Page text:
Americans are voting early and often ahead of the midterm elections, with about 25 million votes already cast, and the trend is gaining traction in California.
About 13 million people in the state have received a mail-in ballot, up from 9 million for the last midterm elections in 2014. Nearly 3 million of those ballots already have been sent in, providing data such as party affiliation, age and background of all those voters ahead of Election Day next Tuesday.
Bipartisan tracker Political Data Inc. is flush with the details: more than 1 million Californians (43 percent) have cast ballots as registered Democrats in the congressional races; 850,000 (33 percent) registered Republicans have voted for Congress; nearly 50 percent of the voters thus far are 65 and older; and nearly 75 percent are white.
But Paul Mitchell, vice president of Political Data, says a more diverse mix of voters are increasingly registering online and voting early.
"The people who deal with the mail most regularly, the people who know where they keep their stamps, that are going to be right on top of mailing those ballots back in are these older, more conservative voters," Mitchell said. "If we start to see an uptick in young people turning out, if we start to see an uptick in Latinos and Democratic Voters participating, that would be kind of the early signs of a blue wave."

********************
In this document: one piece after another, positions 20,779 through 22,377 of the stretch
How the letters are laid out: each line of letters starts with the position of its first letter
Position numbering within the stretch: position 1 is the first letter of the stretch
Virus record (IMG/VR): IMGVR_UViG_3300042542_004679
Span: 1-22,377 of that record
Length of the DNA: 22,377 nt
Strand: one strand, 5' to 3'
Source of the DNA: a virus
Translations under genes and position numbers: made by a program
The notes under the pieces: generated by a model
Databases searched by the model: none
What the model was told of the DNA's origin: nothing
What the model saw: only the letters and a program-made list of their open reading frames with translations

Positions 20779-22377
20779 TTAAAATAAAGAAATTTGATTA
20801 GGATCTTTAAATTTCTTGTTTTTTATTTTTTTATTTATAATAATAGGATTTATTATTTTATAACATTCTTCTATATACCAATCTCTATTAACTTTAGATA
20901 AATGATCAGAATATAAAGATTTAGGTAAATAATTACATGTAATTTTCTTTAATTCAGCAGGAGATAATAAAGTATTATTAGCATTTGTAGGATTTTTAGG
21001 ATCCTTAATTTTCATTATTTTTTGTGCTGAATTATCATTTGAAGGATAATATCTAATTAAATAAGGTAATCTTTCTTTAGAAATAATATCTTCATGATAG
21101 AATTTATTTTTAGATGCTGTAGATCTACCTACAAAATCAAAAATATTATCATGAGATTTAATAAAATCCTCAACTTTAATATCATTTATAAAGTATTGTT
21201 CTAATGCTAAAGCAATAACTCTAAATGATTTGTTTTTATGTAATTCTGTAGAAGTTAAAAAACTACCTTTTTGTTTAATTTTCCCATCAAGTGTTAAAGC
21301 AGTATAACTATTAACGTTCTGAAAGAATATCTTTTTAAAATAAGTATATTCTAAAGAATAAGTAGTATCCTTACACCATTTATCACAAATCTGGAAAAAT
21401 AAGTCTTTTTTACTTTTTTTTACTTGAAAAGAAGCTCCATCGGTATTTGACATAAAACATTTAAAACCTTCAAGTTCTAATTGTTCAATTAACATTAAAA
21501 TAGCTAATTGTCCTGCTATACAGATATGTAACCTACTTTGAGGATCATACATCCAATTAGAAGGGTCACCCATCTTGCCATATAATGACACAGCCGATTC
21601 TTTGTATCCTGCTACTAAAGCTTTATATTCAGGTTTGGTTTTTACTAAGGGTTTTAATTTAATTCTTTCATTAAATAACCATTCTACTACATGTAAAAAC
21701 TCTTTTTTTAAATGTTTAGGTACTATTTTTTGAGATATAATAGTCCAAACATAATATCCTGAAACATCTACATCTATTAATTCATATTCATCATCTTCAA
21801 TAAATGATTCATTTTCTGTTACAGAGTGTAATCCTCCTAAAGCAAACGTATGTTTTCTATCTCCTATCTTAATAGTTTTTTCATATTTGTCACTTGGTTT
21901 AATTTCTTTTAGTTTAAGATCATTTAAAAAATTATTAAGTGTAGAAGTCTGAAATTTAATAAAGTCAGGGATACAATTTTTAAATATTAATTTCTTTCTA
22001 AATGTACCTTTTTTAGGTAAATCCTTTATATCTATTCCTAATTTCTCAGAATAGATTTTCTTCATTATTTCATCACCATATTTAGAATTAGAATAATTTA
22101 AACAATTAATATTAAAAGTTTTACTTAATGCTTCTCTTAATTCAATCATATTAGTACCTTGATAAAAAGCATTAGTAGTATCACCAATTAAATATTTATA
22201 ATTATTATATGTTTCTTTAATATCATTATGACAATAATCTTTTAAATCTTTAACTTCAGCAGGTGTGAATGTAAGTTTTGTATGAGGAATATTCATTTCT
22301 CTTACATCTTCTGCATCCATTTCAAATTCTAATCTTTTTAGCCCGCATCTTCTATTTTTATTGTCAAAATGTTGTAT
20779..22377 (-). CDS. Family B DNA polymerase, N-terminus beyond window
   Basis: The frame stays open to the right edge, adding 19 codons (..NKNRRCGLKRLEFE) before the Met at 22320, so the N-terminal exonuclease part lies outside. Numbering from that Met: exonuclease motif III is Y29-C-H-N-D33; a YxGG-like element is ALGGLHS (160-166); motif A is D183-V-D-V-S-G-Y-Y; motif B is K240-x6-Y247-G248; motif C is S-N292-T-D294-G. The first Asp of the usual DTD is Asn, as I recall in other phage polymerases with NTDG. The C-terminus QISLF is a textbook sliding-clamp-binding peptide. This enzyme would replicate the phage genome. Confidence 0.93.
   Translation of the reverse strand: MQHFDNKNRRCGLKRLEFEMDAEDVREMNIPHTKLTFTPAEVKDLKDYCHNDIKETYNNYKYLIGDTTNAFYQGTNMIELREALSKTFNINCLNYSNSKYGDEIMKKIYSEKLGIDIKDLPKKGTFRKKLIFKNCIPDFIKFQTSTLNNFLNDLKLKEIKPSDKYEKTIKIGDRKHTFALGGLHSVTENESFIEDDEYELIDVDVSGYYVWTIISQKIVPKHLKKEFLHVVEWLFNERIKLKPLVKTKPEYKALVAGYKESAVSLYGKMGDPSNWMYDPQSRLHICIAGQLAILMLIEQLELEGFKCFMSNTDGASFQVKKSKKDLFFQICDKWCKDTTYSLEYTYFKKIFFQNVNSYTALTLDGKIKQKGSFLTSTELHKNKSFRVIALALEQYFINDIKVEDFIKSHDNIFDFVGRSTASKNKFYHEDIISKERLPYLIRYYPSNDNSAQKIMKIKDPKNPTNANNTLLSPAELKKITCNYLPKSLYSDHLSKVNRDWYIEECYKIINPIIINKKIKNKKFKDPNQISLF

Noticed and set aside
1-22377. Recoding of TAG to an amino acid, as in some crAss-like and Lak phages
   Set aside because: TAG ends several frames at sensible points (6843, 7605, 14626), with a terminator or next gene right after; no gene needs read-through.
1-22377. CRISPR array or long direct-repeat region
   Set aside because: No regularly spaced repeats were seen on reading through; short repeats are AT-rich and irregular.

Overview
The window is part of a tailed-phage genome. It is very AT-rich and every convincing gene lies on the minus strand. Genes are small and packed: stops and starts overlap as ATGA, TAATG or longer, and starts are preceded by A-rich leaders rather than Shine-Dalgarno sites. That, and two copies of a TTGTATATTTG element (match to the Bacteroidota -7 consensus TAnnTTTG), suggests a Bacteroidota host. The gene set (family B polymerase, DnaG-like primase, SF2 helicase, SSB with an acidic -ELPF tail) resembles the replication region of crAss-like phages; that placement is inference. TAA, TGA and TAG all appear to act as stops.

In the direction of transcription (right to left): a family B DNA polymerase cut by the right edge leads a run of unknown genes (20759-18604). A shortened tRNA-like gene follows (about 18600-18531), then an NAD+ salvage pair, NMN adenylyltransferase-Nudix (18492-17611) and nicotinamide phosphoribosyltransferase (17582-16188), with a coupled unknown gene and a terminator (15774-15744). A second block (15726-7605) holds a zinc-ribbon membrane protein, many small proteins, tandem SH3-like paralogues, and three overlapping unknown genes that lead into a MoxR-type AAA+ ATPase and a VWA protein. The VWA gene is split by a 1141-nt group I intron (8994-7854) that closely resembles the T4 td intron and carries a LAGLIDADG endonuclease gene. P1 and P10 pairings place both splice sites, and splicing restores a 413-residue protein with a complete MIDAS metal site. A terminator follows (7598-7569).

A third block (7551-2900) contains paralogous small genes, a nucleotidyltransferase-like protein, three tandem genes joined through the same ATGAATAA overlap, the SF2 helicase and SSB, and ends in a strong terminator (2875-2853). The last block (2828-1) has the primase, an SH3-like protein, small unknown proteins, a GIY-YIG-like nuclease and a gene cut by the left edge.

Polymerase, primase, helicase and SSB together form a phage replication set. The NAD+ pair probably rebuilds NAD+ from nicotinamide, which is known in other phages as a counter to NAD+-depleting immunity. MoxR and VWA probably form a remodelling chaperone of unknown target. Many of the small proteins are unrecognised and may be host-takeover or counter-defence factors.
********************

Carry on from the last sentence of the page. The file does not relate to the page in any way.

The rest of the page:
In the basement of San Francisco City Hall, Director of Elections John Artnz says early activity has picked up in the City by the Bay too, boosted by California encouraging more mail-in ballots but also a governor’s race with no incumbent.
Arntz said 16 percent is a good number at this point in the early voting cycle.
"Whenever the primary contest, let’s say, for an election there’s no incumbent, turnouts tend to be higher for those elections," he said.
In San Francisco, Artnz says, the greatest number of ballots still come in on Election Day.